Giving Back

Business Jet Traveler » October 2012
Giving Back
Giving Back
Tuesday, November 13, 2012 - 10:15am

BJT readers–who represent one of the highest-net-worth magazine audiences anywhere–clearly have the means to contribute to a better world. But what’s the best way to do that? It’s not always easy to determine which charities are most reputable and efficient and which will make the best use of your donations. As such, we’ve decided to spotlight one deserving organization per issue. All of the ones we’ll feature have received a four-star overall rating from Charity Navigator (, which evaluates philanthropic institutions based on their finances, accountability and transparency.

The Children’s Aid Society ( has been helping families cope with poverty in New York City neighborhoods since 1853. Children’s Aid caring begins even before birth, through prenatal counseling and assistance, and continues through the high school years with college-prep and job-training programs.

The charity addresses all aspects of a child’s development, from health care and academics to sports and the arts. And because stable children live in stable families, the organization offers housing assistance and domestic-violence counseling. The first free school-lunch program, the first industrial school for poor children, the first daycare program for working mothers and the first visiting nurse service were all Children’s Aid initiatives.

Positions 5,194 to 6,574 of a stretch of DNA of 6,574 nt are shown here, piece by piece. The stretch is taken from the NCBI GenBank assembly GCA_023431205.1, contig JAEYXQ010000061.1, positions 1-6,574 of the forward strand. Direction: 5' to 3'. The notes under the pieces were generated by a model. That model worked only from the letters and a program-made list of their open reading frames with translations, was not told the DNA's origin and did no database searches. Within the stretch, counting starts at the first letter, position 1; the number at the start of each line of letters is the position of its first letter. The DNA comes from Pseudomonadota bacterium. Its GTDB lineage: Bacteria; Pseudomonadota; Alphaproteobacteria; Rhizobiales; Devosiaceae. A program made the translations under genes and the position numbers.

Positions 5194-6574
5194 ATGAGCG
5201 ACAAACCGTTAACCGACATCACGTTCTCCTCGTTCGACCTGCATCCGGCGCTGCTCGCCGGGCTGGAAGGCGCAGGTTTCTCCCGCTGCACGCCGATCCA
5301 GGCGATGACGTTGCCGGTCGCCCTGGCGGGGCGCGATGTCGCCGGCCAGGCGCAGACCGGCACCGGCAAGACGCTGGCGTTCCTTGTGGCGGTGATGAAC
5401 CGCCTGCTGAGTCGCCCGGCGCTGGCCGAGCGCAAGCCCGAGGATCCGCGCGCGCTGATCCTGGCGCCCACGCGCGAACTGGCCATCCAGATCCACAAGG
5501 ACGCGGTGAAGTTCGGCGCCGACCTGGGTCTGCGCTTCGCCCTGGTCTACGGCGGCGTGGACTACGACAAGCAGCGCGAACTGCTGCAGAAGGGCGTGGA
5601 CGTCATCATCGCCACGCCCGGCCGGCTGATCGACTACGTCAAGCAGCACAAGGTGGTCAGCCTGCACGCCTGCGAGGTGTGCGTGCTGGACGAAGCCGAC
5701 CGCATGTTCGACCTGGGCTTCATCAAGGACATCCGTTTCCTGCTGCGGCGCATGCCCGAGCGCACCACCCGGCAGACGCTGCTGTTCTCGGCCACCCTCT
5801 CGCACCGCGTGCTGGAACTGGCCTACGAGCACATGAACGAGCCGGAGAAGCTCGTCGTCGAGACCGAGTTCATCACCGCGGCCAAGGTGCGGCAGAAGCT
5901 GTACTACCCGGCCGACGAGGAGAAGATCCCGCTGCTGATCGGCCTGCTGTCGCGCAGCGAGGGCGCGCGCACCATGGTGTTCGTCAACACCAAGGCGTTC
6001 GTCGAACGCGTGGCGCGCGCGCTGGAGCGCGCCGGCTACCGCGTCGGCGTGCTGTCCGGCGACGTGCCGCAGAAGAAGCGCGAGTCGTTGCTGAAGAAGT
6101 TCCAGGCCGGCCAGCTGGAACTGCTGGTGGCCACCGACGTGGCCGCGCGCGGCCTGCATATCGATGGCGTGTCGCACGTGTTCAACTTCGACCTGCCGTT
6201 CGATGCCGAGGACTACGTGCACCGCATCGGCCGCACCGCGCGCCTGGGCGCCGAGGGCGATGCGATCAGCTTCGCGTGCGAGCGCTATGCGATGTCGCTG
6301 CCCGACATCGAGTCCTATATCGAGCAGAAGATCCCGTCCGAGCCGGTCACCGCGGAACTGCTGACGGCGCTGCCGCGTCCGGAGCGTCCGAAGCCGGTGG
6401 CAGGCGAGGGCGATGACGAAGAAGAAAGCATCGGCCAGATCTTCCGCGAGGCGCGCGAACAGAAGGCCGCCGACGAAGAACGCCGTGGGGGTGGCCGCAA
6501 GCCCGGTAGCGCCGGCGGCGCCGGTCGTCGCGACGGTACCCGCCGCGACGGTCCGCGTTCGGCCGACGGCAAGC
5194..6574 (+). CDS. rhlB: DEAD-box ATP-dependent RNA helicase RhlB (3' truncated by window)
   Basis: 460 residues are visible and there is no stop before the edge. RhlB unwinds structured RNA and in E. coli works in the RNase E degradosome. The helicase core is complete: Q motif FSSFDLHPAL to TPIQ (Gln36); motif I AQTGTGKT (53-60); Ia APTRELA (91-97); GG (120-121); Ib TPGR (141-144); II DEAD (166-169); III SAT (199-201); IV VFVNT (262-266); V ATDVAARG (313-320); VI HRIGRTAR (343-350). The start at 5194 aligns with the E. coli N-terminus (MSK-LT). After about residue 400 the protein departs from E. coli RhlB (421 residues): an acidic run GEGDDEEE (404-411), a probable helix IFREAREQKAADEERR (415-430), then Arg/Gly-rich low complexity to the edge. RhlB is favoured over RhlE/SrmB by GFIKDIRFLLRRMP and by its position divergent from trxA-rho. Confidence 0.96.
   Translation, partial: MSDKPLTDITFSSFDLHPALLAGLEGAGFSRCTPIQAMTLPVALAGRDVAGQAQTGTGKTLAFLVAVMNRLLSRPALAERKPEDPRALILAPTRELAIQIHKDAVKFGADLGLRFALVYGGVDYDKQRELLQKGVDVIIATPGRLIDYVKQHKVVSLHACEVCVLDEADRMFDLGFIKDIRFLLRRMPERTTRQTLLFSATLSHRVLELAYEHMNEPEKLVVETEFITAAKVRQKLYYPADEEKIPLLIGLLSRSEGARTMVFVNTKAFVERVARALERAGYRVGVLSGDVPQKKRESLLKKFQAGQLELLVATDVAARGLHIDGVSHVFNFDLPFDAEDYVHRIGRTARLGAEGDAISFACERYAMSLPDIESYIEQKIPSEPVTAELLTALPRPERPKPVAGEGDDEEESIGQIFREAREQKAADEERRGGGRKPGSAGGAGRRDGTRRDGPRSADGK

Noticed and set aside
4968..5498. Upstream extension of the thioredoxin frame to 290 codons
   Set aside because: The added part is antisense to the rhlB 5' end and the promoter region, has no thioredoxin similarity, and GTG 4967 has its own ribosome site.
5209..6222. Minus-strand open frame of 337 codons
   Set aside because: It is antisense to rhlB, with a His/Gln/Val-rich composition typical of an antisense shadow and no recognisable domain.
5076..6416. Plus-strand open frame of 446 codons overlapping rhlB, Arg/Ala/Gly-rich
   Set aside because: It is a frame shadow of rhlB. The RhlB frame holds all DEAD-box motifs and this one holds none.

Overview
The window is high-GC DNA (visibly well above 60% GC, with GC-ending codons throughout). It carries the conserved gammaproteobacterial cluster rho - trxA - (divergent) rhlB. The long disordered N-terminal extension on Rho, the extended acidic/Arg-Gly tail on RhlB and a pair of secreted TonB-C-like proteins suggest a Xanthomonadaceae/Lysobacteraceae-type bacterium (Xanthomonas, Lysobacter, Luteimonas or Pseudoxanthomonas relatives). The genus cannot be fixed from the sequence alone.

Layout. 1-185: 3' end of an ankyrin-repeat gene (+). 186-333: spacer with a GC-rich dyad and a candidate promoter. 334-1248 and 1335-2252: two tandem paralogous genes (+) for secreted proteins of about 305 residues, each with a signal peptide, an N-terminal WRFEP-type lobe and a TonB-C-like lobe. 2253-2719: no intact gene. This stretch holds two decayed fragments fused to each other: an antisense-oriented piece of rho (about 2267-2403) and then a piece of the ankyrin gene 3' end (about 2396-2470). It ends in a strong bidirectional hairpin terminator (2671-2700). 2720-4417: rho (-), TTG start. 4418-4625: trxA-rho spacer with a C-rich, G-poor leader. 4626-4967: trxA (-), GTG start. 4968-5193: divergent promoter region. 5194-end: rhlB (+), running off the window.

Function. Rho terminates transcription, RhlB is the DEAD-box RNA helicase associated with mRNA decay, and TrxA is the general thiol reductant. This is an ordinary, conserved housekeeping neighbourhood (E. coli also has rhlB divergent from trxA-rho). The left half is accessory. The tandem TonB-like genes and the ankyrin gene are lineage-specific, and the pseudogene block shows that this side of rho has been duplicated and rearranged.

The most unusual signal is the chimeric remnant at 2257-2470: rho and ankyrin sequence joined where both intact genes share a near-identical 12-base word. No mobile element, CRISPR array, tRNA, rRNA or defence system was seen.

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““CEOs go to their vacation homes just after companies report favorable news, and CEOs return to headquarters right before subsequent news is released. More good news is released when CEOs are back at work, and CEOs appear not to leave headquarters at all if a firm has adverse news to disclose. When CEOs are away from the office, stock prices behave quietly with sharply lower volatility. Volatility increases immediately when CEOs return to work.” —David Yermack, a New York University finance professor, whose recently released study shows a correlation between when CEOs take their private jets on vacation and movements in their companies’ stock price ”

-David Yermack